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A Sacramental-Prophetic Vision

Christian Spirituality in a Suffering World
Matthew T. Eggemeier

ISBN: 9780814680674, 8067
Details: 196 pgs , 6 x 9
Publication Date: 04/23/2014


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The sacramental and prophetic traditions of Christian spirituality, suggests Matthew Eggemeier, possess critical resources for responding to the contemporary social crises of widespread ecological degradation and the innocent suffering of the crucified poor.

In A Sacramental-Prophetic Vision, Eggemeier maintains that the vital key for cultivating these traditions in the present is to situate these spiritualities in the context of spiritual exercises or ascetical practices that enable Christians to live more deeply in the presence of God (coram Deo) and in turn to make this presence visible in a suffering world.

Matthew T. Eggemeier is assistant professor of religious studies at the College of the Holy Cross. He received his master's degree at Harvard Divinity School and his doctorate at the University of Notre Dame. His essays on Christian spirituality, ecological theology, and political theology have been published in Spiritus, Modern Theology, Horizons, and The Heythrop Journal.

Eggemeier's first book is principally a diagnosis of naïveté. Christians have been naïve in their participation in the development of two interrelated crises: environmental degradation and global poverty. Wary of the tendency of American Christians to be co-opted by the state and the economy, . . . [Eggemeier] advocates for a distinctively Christian perspective on these two pressing ethical concerns. . . . Thus, the emphasis on "vision" throughout the text: Christian practices of asceticism, liturgy, and contemplation create the lens through which we are habituated to see the world as sacred and the poor as not just unfortunate, but as crucified. . . . This book is particularly well suited for undergraduate courses in theological studies.
Jonathan Martin Ciraulo, University of Notre Dame, Theological Studies

Many theologians today are calling our attention to the devastating effects of global capitalism, the destruction of the environment, and the church's present spiritual malaise. Far fewer seem equipped to offer intellectual resources and spiritual practices for sowing resistance and hope in ourselves and in the next generation. Matthew Eggemeier's new book is a tour de force of prophetic imagination grounded in sacramental wonder and hope. In the midst of competing cultural claims on our hearts, Eggemeier sees Christian spirituality as a means of retraining and reorienting our deepest human desires. His attention to the best critical minds and spiritual writers of the modern and postmodern era is masterful and, in a refreshingly clear and understated way, symphonic. I found this book difficult to put down, but even more, I believe my students will resonate deeply with the transformative vision of the Christian life that Eggemeier advances. This is a fabulous book.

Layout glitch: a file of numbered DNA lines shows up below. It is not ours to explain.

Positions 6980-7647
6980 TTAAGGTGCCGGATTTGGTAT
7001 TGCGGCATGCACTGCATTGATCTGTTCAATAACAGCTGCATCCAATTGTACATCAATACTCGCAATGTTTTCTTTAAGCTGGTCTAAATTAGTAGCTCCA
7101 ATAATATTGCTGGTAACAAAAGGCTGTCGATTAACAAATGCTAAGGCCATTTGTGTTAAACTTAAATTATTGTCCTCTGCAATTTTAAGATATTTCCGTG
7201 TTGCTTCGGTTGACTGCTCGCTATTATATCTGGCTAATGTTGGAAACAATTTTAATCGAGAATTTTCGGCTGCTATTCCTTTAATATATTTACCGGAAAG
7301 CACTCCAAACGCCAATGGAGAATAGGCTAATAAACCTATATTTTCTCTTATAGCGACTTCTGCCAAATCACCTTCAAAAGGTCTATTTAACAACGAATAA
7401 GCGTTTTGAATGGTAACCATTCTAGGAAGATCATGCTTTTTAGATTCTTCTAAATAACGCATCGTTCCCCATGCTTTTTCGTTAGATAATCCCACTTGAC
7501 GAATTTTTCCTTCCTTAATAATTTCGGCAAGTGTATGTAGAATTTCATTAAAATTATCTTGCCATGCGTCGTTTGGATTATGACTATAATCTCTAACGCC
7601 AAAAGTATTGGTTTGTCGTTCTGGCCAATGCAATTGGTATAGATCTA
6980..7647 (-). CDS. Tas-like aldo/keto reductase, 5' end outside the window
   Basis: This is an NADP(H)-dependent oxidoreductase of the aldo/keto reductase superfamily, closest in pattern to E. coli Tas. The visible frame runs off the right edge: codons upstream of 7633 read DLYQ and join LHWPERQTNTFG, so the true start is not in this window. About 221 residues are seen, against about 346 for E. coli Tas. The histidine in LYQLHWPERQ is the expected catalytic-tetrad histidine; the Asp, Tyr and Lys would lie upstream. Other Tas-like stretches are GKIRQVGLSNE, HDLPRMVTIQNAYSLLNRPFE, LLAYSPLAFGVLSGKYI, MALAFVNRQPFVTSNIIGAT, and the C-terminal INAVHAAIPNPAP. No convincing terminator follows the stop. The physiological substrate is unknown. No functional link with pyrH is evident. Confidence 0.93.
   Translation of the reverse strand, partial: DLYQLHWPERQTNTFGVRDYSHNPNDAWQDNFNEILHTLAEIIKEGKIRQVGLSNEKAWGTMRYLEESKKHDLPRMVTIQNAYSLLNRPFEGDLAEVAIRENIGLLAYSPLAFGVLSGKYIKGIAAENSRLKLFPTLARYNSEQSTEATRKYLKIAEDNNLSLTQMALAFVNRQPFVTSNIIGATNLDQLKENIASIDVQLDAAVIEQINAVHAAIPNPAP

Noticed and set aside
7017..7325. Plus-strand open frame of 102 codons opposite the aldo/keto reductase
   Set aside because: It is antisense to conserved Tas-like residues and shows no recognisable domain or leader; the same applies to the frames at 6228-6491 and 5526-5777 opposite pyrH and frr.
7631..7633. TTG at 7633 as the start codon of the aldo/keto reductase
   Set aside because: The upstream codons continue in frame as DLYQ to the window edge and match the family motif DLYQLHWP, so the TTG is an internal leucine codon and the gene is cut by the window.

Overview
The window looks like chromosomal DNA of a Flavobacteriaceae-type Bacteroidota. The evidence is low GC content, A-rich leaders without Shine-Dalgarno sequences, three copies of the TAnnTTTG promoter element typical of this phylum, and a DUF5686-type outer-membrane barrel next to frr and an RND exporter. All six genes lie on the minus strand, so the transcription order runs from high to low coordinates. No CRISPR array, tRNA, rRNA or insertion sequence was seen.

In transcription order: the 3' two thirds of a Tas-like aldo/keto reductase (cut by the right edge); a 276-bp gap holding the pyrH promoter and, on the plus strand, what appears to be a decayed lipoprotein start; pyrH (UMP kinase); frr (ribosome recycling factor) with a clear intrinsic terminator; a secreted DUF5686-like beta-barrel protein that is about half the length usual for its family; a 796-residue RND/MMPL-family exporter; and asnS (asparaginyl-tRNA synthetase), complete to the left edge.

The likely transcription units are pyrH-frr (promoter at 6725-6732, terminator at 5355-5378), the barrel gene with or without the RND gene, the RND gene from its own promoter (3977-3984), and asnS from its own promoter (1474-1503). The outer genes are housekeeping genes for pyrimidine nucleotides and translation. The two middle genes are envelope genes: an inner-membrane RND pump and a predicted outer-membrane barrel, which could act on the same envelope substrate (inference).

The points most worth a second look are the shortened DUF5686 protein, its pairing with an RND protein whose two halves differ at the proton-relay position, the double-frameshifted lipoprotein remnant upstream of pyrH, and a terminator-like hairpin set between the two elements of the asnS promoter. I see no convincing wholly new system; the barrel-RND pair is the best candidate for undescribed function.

Christopher Pramuk, Xavier University

One goal of theology is to make us ready to offer an account of the hope that is in us as Christians (1 Pet 3:15). A Sacramental-Prophetic Vision meets this goal with impressive scope, discriminating concision, and refreshing clarity. Eggemeier brings together thinkers not often treated in the same work (von Balthasar and Sobrino; Benedict XVI and Foucault; Heidegger and Dillard) to offer such an accounting for hope. Even more, he translates the book's demanding vision into a set of spiritual exercises that make up a "micropolitics" to counter the enervating apathy that too often results from seeing clearly the grim realities of our suffering world. He also shows how figures such as Aldo Leopold, Dorothy Day, or Martin Luther King demonstrate in wonderful variety that persons formed by such a micropolitics into the practice of seeing those realities against a broader horizon of hope suggest and provide warrants for "macropolitical" solutions as well. In short, Eggemeier provides a concrete proposal for what a "mysticism of open eyes" (J.B. Metz) should look like in our world.
J. Matthew Ashley, University of Notre Dame